University College for Interdisciplinary Learning


The assessment process

UCIL's remit is to contribute to the University's strategic vision of a broad-based curriculum allowing all undergraduate students to develop non-discipline specific skills. As such, designing and assessing courses delivered by UCIL provides a number of specific but rewarding challenges.

Course design challenges

At the heart of UCIL lies a commitment to providing a space for students from all Faculties in the University to broaden their intellectual and cultural interests beyond the specificities of their degree programme; to enhance opportunities for their preparation for professional and vocational work; to offer opportunities for questioning and challenging their personal values and ethical judgements; as well as to prepare them for citizenship and leadership in a global environment. These commitments and values of the purposes of a Manchester undergraduate education are expressed by the Manchester Matrix. As such, we expect that UCIL course units will include elements of:

  • Delivery of the intended learning outcomes (ILOs) of the Manchester Matrix;
  • Inter, cross or multi-disciplinarity;
  • Innovative teaching, learning and assessment;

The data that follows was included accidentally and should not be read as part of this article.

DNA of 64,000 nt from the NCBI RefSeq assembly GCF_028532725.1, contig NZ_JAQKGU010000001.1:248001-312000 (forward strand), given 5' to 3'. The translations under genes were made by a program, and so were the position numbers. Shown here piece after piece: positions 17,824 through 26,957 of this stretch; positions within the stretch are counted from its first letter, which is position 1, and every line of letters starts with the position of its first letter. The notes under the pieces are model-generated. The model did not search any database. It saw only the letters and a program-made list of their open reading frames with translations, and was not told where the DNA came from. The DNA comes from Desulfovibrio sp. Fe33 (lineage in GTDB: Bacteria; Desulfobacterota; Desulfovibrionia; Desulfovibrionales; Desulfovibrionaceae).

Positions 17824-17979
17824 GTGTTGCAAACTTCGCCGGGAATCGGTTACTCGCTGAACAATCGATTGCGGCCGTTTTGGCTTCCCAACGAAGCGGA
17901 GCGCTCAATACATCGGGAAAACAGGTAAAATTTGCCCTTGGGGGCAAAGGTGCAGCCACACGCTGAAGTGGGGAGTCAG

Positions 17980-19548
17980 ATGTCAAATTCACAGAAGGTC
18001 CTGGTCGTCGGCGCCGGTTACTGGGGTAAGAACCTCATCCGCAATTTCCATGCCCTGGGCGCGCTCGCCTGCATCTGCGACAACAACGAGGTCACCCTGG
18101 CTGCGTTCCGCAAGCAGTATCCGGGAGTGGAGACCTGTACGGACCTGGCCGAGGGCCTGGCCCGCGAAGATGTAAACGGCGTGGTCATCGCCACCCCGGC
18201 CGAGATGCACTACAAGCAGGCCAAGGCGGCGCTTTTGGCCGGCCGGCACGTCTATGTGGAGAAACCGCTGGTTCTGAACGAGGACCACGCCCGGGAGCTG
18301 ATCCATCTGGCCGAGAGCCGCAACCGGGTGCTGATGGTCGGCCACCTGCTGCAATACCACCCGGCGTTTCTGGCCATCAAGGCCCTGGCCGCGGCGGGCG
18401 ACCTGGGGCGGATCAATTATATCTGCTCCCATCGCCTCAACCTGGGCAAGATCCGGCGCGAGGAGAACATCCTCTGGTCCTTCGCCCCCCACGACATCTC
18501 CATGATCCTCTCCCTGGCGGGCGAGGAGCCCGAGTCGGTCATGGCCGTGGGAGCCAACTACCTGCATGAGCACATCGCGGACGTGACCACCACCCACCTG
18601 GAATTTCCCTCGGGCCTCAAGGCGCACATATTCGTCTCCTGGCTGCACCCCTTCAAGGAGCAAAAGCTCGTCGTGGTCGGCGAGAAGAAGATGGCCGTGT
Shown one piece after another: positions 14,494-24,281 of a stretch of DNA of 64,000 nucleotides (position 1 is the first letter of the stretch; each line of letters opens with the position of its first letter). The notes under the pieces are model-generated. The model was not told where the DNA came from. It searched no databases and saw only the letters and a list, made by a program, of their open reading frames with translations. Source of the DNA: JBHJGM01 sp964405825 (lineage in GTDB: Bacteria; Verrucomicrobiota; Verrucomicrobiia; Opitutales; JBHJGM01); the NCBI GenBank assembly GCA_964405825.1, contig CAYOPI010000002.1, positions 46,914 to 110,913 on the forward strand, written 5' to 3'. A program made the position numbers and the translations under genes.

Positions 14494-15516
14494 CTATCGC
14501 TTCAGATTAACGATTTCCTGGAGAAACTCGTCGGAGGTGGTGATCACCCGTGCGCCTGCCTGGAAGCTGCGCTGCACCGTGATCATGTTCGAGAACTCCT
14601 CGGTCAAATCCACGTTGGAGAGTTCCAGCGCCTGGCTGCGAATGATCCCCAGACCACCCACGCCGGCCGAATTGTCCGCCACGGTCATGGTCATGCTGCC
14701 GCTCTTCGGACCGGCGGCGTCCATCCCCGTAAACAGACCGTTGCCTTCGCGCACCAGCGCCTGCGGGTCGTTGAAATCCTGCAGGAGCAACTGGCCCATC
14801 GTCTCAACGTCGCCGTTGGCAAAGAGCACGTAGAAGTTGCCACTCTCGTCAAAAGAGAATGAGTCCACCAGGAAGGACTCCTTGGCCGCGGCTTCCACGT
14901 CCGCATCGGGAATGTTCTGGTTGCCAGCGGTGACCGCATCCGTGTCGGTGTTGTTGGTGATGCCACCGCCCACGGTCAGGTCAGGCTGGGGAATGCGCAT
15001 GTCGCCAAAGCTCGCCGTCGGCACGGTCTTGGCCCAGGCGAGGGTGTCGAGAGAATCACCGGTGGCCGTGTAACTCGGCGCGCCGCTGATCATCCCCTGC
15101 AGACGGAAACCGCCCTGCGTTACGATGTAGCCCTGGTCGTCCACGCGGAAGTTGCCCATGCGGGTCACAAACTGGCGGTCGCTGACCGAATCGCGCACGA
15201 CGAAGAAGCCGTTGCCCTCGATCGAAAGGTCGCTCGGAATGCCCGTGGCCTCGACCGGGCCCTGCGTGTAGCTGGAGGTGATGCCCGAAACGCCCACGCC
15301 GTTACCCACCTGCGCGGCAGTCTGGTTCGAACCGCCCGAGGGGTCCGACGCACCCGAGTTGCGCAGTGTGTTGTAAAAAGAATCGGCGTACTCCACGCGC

• Enriched delivery of employability and transferable skills.

Assessment challenges

We are familiar with designing assessments within our disciplines that cater for our cohort of students. Indeed, discipline conventions and values are often highlighted through our assessment criteria. For some disciplines there is little or no room for interpretation and students are trained to provide correct answers. In other disciplines, learning hinges on developing new insights into existing interpretations of phenomena. When designing a course for UCIL differences of disciplinary norms across Faculties present very real but fascinating pedagogic challenges.

In an interdisciplinary context then, the assessment of the degree to which students have achieved a course's intended learning outcomes, including the attainment of employability and transferable skills, requires some deliberation. In particular, further attention can be paid to students' ability to drawn connections across different disciplines, between different parts of the course and their ability to synthesise and analyze those connections. Indeed, it has been argued that…

…what sets an interdisciplinary program apart from other programs is often an emphasis on integration. Field et al 1994

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